THE Mile Miglia in recentyears has become an established ” picnic” for the official Alfa-Romeo team, whether it be Scuderia Ferarri or the

present Alfa Corse. The 1088 race, twelfth of the series, was no exception to this rule, and the first two places were filled by Alfa Corse cars, with a privatelyowned Alfa in third place.

This year a new and faster circuit was used, much of it following the old route, but taking in more stretches of autostrada, including a new mountain pass, and making a detour to the coast between Florence and Rome. The result was a big increase in the average speed, and the winning car put up the magnificent speed of 84.45 m.p.h. The usual animated scenes were witnessed at the start, which took place at

Brescia in the early hours. Actually, the first car was sent away at 2 a.m., the rest following at one-minute intervals. Hordes of small Fiats and Lancias started first, and the big stuff was kept back to the very last. Stupendous averages were made over the fast stretch from Brescia to Bologna, and it was here that the disaster occurred which rather marred the race After maintaining a high speed all the way from Brescia, Mignanego Bruzzo failed to reduce his speed sufficiently on entering the town. His Lancia skidded on a bend, mowed its way through densely packed spectators at the side of the road, and finished up against a tree. When the ambulance men eventually cleared up the mess, it was found that nine people had been killed—three men, three women and three children—and at least twenty

injured. Bruzzo himself was taken to hospital seriously hurt.

No other accidents involving spectators were reported, but many drivers Mcidded off the road at various points. Some, like Pintacuda, were able to continue after a delay, but others, like Farina, damaged their cars badly, and had to retire.

As the race wore on, it was seen that the final issue would be decided between Pintacuda and Biondetti, both members of the Alfa Corse team. No quarter was asked or given, and the team spirit was entirely absent from the struggle. Both drivers realised that the possibility of their being given regular mounts in the forthcoming Grand Prix races would depend largely upon their showing in this race, and they went at it for all they were worth.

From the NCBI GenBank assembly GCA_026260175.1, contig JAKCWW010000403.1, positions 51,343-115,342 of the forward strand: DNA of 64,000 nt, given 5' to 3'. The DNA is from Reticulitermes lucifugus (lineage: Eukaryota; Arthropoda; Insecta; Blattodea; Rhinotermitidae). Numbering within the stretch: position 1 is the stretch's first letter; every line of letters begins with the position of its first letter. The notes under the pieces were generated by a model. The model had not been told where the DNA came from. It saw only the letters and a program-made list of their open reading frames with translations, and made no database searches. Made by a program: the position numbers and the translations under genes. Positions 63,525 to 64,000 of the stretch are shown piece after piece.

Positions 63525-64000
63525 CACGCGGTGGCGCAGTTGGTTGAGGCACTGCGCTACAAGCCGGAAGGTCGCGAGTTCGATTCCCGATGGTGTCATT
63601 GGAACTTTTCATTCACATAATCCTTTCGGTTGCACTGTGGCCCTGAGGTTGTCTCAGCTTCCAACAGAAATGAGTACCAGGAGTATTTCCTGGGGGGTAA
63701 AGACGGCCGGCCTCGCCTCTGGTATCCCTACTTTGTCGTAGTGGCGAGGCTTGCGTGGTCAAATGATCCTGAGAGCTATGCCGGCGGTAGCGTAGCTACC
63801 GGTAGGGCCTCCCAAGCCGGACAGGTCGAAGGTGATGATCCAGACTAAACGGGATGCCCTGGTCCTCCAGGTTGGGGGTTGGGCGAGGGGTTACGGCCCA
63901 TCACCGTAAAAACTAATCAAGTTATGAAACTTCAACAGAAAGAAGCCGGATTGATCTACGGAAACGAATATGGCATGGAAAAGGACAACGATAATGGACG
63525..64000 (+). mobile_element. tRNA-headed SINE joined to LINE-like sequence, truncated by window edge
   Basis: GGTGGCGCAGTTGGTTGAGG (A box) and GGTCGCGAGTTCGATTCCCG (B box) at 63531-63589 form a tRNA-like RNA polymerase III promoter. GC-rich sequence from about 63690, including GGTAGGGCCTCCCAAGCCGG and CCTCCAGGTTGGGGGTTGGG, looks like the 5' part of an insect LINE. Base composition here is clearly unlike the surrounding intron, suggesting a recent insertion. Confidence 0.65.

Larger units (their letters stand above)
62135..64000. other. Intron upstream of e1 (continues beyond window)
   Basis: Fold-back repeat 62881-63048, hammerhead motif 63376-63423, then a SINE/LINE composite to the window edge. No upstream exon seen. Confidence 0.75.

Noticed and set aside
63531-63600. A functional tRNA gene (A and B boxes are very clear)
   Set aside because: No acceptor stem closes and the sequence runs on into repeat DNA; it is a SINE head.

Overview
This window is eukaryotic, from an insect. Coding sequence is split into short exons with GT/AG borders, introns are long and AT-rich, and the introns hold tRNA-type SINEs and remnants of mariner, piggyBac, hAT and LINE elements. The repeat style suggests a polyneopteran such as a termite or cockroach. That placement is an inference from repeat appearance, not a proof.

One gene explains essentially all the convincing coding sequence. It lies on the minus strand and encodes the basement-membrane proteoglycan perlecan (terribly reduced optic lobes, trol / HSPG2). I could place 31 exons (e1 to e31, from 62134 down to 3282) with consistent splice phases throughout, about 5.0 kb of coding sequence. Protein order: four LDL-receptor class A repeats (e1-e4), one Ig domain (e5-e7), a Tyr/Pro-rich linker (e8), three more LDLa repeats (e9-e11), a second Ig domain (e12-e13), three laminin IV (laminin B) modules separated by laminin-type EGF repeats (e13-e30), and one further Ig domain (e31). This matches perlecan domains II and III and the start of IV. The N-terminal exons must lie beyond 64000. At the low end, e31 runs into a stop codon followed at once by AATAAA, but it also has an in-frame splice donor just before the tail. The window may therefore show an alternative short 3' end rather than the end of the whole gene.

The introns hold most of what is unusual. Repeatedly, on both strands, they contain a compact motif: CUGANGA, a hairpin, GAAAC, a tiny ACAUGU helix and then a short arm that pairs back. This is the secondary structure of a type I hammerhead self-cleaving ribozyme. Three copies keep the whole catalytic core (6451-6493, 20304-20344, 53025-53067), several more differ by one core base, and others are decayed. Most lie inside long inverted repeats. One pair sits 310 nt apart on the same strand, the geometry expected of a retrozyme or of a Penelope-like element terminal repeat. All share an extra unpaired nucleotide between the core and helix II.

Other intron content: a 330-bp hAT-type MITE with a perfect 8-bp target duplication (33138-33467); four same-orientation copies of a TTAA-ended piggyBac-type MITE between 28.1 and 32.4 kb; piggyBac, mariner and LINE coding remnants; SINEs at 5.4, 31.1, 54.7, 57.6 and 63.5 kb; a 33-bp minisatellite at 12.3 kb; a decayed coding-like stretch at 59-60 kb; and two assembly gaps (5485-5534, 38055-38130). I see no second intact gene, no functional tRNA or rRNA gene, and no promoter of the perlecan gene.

Pintacuda, who has won the race twice previously, was in the lead until an error of judgment landed him off the road on a tricky corner. A moment later Biondetti roared past. Pintacuda and his mechanic, Nlambelli, worked like furies to get the car back on the road, but eight precious minutes had elapsed before they got going again. Driving with all his considerable skill, Pintacuda managed to gain steadily on his rival, gradually cutting down his lead

from eight minutes to two minutes. But by this time Brescia was reached once more, and Biondetti ran out a fine winner by 1 minute 52 secs. Two French cars, a Talbot driven by Carriere and Lebegue, and a Delahaye driven by Dreyfus and Varet, ran with the utmost reliability but were unable to match the speed of the supercharged

Alfas. They finished fifth and fourth respectively. The only British driver in the race was A. F. P. Pane, and he drove in masterly fashion to win the 2-litre class for the German B.M.W. team. He outdistanced all his team-mates with ease, and averaged the high speed of 74.05 m.p.h. Like Biondetti and Pintacuda, Fane drove single-handed throughout the race, and he was accompanied by an English mechanic. The B.M.W. team made very thorough preparations for the race, and the whole team m-tde a 13ractice ” lap”

of the 1,000 miles c:-cuit. Pane had originally intended to drive his own Type 828 car, but eventually he was given Bernie’s place and car in the official works team.

One of the most remarkable performances in the whole race was made by Taruffi, who drove a 1,100 c.c. Fiat into third place in the “General Class” and won his “National Sports Car Class” at an average speed of a shade under 70 m.p.h.—an astonishing feat by both driver and car.